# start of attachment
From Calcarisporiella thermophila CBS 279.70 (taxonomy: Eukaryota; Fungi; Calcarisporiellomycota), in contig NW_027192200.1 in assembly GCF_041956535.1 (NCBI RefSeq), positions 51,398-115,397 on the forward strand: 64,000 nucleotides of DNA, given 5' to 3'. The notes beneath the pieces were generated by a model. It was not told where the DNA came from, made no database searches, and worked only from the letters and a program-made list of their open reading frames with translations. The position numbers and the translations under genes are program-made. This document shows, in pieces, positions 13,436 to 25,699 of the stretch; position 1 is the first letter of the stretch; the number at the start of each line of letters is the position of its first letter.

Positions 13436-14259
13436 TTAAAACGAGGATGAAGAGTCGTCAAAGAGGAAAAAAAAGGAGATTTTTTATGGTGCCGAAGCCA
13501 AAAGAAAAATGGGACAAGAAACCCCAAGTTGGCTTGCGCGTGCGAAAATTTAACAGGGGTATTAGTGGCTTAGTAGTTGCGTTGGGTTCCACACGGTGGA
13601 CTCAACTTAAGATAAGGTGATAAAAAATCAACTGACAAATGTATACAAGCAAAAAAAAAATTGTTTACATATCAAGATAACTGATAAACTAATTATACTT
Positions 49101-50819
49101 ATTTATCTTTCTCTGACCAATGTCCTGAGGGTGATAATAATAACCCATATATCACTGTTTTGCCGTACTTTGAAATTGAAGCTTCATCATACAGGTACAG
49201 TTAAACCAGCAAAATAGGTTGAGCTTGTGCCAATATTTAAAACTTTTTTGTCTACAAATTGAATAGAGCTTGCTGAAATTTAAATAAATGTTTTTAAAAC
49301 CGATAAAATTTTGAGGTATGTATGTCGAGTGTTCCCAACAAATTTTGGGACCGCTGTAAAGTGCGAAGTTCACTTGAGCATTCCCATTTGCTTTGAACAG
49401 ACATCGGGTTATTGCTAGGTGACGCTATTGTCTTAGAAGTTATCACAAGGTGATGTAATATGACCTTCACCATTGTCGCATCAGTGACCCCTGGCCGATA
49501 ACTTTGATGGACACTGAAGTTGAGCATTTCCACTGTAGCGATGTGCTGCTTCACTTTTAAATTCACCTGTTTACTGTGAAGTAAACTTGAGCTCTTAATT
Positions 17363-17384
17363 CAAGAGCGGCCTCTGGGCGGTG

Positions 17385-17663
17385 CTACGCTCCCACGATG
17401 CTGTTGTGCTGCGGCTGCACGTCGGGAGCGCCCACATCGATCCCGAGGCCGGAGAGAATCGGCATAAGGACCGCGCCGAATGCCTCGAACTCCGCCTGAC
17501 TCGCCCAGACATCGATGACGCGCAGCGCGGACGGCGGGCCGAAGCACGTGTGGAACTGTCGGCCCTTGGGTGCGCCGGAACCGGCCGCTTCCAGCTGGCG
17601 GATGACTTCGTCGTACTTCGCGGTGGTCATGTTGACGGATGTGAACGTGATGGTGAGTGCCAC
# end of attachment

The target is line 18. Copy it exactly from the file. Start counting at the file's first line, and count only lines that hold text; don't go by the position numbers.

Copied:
17601 GATGACTTCGTCGTACTTCGCGGTGGTCATGTTGACGGATGTGAACGTGATGGTGAGTGCCAC